July 21, 2021 – Oil & Gas History News, Vol. 2, No. 7
Oil & Gas History News
Welcome to the July newsletter — and a special thank you to our new subscribers! This month’s issue offers many summertime milestones in petroleum history, including the discovery of a major oilfield at Cook Inlet Basin, Alaska, in 1959, and the first “natural gas Jubilee” of Paola, Kansas, in 1887. Also featured is Armais Arutunoff, inventor of a revolutionary oilfield technology. As always, your comments and suggestions are welcome.
This Week in Petroleum History Monthly Update
Links to summaries from four weeks of U.S. oil and natural gas history, including new technologies, oilfield discoveries, petroleum products, and pioneers.
July 19, 1957 – Major Oil Discovery in Alaska Territory
Although some oil production had occurred earlier in the territory, Alaska’s first commercial oilfield was discovered by Richfield Oil, which completed the Swanson River Unit No. 1 in Cook Inlet Basin. The well yielded 900 barrels of oil per day from a depth of 11,215 feet. Alaska’s first governor, William Egan, would proclaim the discovery provided “the economic justification for statehood for Alaska.”…MORE
July 12, 1934 – Emory Clark launches “Clark Super 100” Stations
Two years after paying $14 for a closed, one-pump gas station in Milwaukee, Wisconsin, Emory Clark incorporated what would become the Clark Oil & Refining Corporation. Eliminating common services like maintenance, engine repair, and tire changing, he set out to create a network of stations that focused on selling premium gasoline only, “Super 100 Premium.”…MORE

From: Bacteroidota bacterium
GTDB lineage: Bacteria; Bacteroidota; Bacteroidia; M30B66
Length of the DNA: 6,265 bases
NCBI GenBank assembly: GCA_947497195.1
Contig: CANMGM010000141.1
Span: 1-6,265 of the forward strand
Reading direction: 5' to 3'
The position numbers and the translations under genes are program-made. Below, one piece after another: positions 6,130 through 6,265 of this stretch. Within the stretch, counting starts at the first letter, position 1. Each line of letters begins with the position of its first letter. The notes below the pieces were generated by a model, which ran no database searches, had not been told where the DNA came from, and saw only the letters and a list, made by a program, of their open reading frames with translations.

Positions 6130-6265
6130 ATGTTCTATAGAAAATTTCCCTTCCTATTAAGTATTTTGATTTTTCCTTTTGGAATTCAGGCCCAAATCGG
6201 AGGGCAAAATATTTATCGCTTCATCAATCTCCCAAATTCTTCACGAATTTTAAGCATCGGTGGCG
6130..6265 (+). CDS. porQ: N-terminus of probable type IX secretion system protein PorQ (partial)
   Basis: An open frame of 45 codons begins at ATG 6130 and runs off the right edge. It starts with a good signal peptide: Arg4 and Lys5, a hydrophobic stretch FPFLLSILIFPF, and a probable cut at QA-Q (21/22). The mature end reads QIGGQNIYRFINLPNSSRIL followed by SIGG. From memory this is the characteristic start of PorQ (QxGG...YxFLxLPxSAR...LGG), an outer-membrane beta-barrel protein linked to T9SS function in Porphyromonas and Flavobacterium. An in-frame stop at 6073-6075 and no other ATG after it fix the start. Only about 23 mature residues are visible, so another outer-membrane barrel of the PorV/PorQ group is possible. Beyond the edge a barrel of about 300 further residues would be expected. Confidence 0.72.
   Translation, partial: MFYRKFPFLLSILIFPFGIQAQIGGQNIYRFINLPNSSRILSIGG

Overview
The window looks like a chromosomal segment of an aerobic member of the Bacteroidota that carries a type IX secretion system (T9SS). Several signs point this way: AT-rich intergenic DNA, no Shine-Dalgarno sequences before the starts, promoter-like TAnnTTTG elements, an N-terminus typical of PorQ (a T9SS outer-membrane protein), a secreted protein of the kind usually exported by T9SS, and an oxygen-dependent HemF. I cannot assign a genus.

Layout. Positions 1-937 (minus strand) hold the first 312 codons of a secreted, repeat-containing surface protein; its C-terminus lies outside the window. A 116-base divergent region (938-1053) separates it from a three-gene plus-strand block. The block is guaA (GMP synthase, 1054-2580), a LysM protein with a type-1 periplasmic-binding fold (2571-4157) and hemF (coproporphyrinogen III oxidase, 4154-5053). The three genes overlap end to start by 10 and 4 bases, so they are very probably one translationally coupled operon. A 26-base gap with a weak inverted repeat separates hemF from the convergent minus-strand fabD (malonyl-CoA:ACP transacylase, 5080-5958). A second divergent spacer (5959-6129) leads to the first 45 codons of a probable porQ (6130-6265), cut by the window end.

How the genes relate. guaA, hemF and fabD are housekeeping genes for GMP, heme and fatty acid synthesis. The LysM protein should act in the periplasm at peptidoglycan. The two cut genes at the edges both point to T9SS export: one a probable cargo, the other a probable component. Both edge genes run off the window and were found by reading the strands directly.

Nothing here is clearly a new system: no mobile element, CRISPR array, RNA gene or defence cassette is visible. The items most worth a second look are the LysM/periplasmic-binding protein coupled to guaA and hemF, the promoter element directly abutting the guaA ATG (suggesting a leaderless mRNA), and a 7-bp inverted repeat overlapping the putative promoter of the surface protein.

July 5, 1900 – Edison films Standard Oil Refinery Fire
An early morning lightning strike at the Standard Oil Company refinery at Bayonne, New Jersey, set off explosions in three storage tanks. “Within minutes after the fire began, the company siren sounded, bringing its own fire department and tugboats into action,” the Jersey Journal reported. Efforts to fight the blaze were featured in one of the earliest newsreels of the Thomas A. Edison Company…MORE
June 28, 1887 – Kansans celebrate First Natural Gas Jubilee
After erecting flambeau arches at the four corners of the town square, citizens of Paola, Kansas, hosted what local leaders described as “the first natural gas celebration ever held in the West.” Excursion trains from nearby Kansas City and elsewhere brought almost 2,000 people, “to witness the wonders of natural gas.”…MORE
June 21, 1893 – Submersible Pump Inventor born
Armais Arutunoff was born to Armenian parents in Tiflis, Russia. In 1916, he developed the first electrical centrifugal submersible pump, but after emigrating to America in 1923, Arutunoff could not find financial support for his down-hole production technology. Thanks to help from his friend Frank Phillips of Phillips Petroleum, in 1928 Arutunoff moved to Bartlesville, Oklahoma, and established the oilfield service company that would become REDA…MORE